I don’t get out to the BIG San Francisco events these days. Where once my eyes looked up and watered over from hope and stray glitter, now they tend to look elsewhere for SF Pride and Folsom Street. There’s all the waste, the trash, the dominating force of Big Booze ™ shilling Absolut Vodka and Budweiser, and the huge crushing crowds, terrible food, and the heart palpitations all of this gives me. No, I don’t care to see a parade of massive corporations demonstrating how tolerant they are despite whatever implications their brand and profits might mean for people, animals, water, and the globe at large. No, I don’t care for the tons of plastic crap manufactured with pride.
Pride and Folsom have had brave sexual components because of the illegality of what they were displaying in public. It was a protest. I’m all for Bacchanalia, believe me. It’s also important to remember that it was about taking something that people were being arrested and brutalized over and putting out in public view. It was about challenging how and why people were being marginalized for what they were already doing in private. Blowing someone in public was the reminder that the sun didn’t turn to blood, the streets weren’t suddenly cracking open, and there was no legitimate reason why people were being pulled from their bars and bedrooms and subject to a criminal record and all the damages therein.
I heard about “Gay Shame” when I was in college and I didn’t disagree with them totally but I wanted to have my day in the sun, a party celebrating something that had isolated me as a kid and a teenager, and most of all a good goddamn time. I wanted to put down my politics, pick up a beer, and just let it all go. Those Gay Shamers seemed a little uptight and political to me. Sure, corporations had some pretty bad policies but having Bank of America come out to the parade meant that others would to, right? Mainstream acceptance meant safety. If those stodgy old banker dudes could see why an event like pride where they knew there’d be drag queens and naked guys in cock rings and little baby dykes stomping around in their first pair of big black boots and a miniskirt trying on subversive in public for the first time ever then surely “we” were winning, right? Right? There were too many politicians in convertible cars waving to the masses for us to be losers.
Assimilation is something I’ve been thinking about for a few years and I had a lot of unquestioned white, cis, and class privilege I never considered in my early analysis of pride. “Gay Rights” seemed to be about collecting as many beads thrown by the banks and “queer revolution” saw them less as gifts and more as the ways and means people are strangled. What does it mean that I used to experience gratitude for massive, massive corporations to toss trinkets down onto the crowds rather than to demand that the cease their countless human rights violations, theft, and destruction. For whom is it better, exactly, that the mega corporations and banks enter a float in the parade and some extra cash to close the streets and enhance the exposure of their live action advertisements? “Gay Shame” as an organization might not be active but its ideas are still alive and they started to connect with me.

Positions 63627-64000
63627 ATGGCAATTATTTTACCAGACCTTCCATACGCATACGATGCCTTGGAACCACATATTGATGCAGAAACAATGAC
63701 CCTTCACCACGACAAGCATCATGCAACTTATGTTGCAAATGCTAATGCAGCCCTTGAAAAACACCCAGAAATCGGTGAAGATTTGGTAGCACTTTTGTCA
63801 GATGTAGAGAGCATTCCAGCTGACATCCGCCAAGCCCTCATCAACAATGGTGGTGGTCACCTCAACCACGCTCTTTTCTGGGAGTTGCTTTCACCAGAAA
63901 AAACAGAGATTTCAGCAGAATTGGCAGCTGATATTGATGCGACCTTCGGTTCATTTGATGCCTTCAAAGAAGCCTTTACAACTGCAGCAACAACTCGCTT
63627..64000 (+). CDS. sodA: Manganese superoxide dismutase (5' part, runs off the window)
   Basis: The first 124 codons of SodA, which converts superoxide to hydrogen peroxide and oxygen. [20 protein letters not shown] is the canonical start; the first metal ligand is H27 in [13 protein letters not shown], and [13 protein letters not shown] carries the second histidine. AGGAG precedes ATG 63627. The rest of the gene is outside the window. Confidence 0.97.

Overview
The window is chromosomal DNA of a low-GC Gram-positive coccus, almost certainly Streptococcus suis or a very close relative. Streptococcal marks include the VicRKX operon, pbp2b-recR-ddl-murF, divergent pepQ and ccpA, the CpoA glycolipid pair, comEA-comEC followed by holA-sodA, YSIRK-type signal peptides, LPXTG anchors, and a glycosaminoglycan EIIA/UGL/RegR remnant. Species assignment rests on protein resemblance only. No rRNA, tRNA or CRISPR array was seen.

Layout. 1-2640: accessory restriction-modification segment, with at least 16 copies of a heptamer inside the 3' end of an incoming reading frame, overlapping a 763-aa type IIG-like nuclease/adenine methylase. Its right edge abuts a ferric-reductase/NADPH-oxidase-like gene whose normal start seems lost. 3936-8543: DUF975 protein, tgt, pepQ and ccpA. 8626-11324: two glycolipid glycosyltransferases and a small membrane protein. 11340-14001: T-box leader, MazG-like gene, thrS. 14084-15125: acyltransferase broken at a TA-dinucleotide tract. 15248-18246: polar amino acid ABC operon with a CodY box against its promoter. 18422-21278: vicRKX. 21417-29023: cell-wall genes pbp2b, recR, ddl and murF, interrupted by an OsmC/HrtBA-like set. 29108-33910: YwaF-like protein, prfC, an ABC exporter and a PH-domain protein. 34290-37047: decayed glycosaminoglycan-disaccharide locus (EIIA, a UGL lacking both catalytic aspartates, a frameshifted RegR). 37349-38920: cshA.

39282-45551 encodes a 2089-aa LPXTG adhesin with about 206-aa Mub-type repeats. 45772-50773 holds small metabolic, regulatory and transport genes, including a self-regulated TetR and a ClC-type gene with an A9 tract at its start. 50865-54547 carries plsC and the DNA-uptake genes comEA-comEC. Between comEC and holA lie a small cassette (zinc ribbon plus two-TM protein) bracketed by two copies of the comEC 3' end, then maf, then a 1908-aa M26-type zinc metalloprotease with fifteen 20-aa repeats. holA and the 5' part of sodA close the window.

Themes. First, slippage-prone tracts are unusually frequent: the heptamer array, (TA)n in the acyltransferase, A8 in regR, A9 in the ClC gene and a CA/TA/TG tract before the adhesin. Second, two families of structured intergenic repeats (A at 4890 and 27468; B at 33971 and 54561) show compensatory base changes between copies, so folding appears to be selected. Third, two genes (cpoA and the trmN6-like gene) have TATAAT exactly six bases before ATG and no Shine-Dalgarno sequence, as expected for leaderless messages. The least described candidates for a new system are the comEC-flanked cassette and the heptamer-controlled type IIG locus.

After you’ve lived in a dense city for a while, the joy of a giant drunken street fair wears off and you’re pretty much left with street closures and puke on the sidewalk. People complain about the ‘bridge and tunnel crowd’ which is an insult “real San Franciscans” love to use whenever a large event in the city sucks, i.e. “Pride was great when it was really about queers in San Francisco but the bridge and tunnel crowd ruined it.” I don’y know there, sparky. One might say that it’s a blind class-based statement since it costs an arm, a leg, a first born, and a job at a high end start up to live in the city of San Francisco proper but that’s a blog entry for another day. Suffice to say, whenever a queer/perv of class agrees that “Pride is soooo over,” and blames it on people commuting to the city, I tend to think they should self-fornicate with a cheese grater. But that’s just me and my usual rage bubbling up again.
I wasn’t going to go to SF Pride this year because it’s not my thing. I did feel a moment of pleasant surprise when I heard that Pfc. Manning was named Grand Marshall. I felt, dare I say it, pride for Pride. It was a welcome return to the fact that many heroes are imprisoned for their courage. It’s something that the event participants and their leaders needed to remember. We are marginalized, our sexualities and genders are totally ignored (often even by our loved ones and supporters) or are used to attack us. That we are not safe. War crimes kill people, gay and straight alike. There cannot be liberation of any kind until the war crimes of our country are exposed. I hoped that at least SF Pride might engage with transcripts and information that Pfc. Manning does not identify as male and I was uplifted that we could remember our roots, remember the point of resistance and protest, that we could fight back against oppression.